4. Project management expertise – unscrambling several moving parts requires a deep project management expertise. Organizing and tracking several moving parts and related impacts (prerequisite steps, concurrent steps, etc.) requires a skill in project management.
  5. Relationships/communication – one would think we are asking for too much when we throw this topic into the mix but it is a key component. Often, there will be some technical capability required to resolve certain aspects. Thus, communicating effectively across applications and technical capabilities is a must. Additionally, your ERP and system partners (or lack thereof) might need to be addressed, improved and/or changed out. After all the frustration already incurred, it is essential to know quality resources.
  6. Training/application understanding – this is an easy one to outsource once you know what is needed. Our clients typically think it is #1 yet it is the least critical aspect. Once the solution is known, it is easy to provide training.

Yes, it is one of those situations where there are no easy solutions. The fix itself could seem simple yet putting together a plan and executing the plan will turn complex. Our best advice is to take a step back and assess your situation. After spending a lot of money (that has become a sunk cost), the key will be to remain focused on what the best long-term solution will be to maintain and grow your business successfully. It will require more money than you hoped but you’ll “right the ship” so that you have a sustainable solution.

As an aside, if you happen to employ resources with many of these skills, hang on to them. Follow the advice of one of my best clients who hired top notch engineers during the recession when he didn’t need them. He now has them and will sail past his competition.

Did you like this article? Continue reading on how to become a Systems Pragmatist:

How Challenging ERP Can Be! 

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Why Blame Doesn’t Work

September 19th, 2016
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supply chain

I’ve been spending the majority of my time this week with two clients: one is preparing to go live on a new ERP system and the other is working to improve service levels by implementing improved planning and order flow processes. Although these specific objectives are nothing alike, they have much in common. Both have countless numbers of small issues arise on a daily basis — and some quite large ones thrown into the mix. It is just the nature of the beast in manufacturing environments. And so we need to uncover the root cause of the preponderance of the issues instead of playing the blame game!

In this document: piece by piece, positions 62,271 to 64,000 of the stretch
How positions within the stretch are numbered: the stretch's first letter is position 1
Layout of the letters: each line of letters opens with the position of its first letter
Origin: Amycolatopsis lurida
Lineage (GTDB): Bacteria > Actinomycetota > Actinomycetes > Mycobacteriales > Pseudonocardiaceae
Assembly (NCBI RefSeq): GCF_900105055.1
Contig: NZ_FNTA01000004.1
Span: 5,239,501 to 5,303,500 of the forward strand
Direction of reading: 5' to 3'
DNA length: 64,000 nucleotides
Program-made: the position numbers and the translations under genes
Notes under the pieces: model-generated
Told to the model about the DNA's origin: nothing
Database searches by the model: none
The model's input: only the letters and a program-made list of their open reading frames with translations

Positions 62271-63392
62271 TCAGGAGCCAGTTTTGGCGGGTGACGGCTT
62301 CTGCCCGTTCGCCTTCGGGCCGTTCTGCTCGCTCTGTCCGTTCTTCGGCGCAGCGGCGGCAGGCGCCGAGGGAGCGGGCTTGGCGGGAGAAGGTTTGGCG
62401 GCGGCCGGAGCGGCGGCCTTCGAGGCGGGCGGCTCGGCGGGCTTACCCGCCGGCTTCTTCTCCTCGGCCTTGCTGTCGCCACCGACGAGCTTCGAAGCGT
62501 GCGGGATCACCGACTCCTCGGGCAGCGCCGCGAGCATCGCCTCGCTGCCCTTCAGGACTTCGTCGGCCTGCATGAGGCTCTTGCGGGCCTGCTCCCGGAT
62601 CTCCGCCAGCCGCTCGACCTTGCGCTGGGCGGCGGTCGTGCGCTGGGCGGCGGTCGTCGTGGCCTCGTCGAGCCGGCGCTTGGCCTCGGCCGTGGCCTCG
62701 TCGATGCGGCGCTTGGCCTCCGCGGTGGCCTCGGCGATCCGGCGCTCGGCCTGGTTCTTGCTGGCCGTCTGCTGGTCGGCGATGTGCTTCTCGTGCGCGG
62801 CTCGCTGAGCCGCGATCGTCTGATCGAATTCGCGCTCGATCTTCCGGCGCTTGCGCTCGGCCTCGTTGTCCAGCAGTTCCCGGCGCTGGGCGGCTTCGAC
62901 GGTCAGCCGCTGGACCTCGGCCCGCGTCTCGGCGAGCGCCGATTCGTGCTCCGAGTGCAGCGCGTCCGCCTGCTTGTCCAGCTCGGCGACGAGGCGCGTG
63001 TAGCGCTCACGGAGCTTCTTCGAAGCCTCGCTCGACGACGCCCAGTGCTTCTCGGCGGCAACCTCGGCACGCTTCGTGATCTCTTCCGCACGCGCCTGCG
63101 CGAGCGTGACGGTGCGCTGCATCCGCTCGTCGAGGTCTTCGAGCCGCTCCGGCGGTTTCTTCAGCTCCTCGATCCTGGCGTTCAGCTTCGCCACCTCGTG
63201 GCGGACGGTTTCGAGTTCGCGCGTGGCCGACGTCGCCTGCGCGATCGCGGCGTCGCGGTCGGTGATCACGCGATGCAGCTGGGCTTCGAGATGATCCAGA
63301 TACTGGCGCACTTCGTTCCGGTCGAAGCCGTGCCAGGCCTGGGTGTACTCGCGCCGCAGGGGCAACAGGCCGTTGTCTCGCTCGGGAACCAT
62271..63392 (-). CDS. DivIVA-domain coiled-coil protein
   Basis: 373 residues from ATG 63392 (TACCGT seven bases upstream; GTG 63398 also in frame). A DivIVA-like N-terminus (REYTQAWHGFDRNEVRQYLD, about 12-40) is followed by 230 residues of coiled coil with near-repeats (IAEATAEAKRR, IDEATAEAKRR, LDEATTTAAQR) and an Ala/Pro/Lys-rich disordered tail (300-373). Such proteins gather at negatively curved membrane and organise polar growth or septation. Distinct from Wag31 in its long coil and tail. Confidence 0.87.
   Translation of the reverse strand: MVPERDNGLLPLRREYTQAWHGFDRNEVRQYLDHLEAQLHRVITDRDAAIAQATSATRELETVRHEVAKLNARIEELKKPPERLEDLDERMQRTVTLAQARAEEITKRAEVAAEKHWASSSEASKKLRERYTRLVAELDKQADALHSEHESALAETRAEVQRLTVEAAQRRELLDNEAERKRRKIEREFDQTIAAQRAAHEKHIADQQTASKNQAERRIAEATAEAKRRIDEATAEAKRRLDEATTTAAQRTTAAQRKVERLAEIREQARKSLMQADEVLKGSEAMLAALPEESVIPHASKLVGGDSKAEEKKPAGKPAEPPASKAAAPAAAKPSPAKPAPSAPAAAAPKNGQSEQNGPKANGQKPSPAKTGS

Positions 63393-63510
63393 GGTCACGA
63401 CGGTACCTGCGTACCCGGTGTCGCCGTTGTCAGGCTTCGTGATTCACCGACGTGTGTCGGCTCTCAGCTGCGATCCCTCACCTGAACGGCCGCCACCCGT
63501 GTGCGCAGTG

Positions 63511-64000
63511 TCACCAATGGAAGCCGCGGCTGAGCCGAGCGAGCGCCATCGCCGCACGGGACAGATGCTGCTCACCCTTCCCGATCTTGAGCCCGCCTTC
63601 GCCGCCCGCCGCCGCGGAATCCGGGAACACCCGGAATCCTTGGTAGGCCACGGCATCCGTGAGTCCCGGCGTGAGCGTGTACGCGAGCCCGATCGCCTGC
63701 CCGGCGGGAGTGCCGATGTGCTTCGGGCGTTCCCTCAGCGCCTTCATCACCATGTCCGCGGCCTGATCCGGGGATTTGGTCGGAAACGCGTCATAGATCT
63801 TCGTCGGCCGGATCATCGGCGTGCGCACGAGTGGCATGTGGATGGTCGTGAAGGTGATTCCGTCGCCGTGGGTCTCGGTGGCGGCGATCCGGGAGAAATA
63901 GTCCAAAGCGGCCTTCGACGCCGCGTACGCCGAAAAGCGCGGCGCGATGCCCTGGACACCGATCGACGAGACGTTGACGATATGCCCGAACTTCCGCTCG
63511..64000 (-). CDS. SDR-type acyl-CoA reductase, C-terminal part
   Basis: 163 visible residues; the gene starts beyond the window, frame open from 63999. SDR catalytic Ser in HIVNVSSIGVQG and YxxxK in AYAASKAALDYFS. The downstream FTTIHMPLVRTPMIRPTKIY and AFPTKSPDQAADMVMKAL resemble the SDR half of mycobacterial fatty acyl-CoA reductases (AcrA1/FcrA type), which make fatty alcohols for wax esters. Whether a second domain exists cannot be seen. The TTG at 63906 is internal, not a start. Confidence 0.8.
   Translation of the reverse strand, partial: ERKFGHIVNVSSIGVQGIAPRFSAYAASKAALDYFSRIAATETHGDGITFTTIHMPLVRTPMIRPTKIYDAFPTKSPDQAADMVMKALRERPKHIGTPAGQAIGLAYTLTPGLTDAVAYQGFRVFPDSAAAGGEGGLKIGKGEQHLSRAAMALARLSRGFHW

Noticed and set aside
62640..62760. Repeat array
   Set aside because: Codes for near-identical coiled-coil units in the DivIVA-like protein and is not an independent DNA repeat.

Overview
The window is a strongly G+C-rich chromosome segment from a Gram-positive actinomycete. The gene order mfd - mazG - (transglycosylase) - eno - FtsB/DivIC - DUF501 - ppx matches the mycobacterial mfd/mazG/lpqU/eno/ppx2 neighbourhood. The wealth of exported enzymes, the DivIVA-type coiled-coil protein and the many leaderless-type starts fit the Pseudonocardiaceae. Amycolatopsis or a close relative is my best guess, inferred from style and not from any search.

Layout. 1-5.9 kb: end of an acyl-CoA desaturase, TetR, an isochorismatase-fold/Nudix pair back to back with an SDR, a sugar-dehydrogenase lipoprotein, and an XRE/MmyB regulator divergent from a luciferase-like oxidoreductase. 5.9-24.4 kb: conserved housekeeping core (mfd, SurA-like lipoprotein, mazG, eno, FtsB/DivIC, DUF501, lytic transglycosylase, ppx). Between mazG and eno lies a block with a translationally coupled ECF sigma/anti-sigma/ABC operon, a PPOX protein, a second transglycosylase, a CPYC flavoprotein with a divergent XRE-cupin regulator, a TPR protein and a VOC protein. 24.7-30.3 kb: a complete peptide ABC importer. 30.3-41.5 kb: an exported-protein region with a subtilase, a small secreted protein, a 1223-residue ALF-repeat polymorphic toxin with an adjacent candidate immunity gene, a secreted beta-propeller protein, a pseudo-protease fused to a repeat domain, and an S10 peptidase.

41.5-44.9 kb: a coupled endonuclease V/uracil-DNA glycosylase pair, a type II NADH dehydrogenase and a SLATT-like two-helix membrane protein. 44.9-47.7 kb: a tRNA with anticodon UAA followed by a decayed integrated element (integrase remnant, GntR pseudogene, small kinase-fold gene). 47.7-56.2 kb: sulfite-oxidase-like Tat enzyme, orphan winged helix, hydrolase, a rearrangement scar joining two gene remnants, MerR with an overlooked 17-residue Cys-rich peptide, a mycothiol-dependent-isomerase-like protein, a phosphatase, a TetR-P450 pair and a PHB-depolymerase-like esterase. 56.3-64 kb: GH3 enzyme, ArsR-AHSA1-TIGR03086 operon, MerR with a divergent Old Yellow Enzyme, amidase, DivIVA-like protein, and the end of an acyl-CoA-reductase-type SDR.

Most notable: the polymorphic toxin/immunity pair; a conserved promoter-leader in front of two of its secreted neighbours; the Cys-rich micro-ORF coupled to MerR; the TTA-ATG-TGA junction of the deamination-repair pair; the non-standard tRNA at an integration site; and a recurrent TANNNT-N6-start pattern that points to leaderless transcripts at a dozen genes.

Unfortunately, many of my clients are hard wired to worry about the blame game and related politics. Imagine how much quicker and better progress could be made if we focused on the root cause. Rarely if ever is that root cause due to a specific person. Instead, the likely categories include (in lean terms): method (process), machines, manpower (resource shortage, skills shortage, etc.), and material. If we think about our issues from this point-of-view, suddenly, we aren’t attacking each other; we are attacking the problem jointly.

And, I’d like to state boldly that it makes no difference if you are in a lean environment or whether you agree with lean principles. It is just common sense to just think of categories of causes unrelated to blaming specific people!

One tip to implement this week:

The good news is that there is VAST progress that can be made in a week. Simply stop blaming people. Instead, think about the root cause. Even if you think it comes back to a person, look for every other potential cause that could help that person be successful. If they had a new process and were trained on the new process, could they perform the job? If they were overloaded, would he/she have made the mistake?

Practice talking in these terms. Instead of complaining about Mary or Steve, how could you re-phrase your concern into a productive conversation? Hold off until you’ve thought about it. At a minimum, I bet you’ll waste less time.

Looking for more ideas to keep your supply chain connected? Access more tips and resources on my blog. And keep connected by subscribing to my newsletter and email feed of “I’ve Been Thinking…”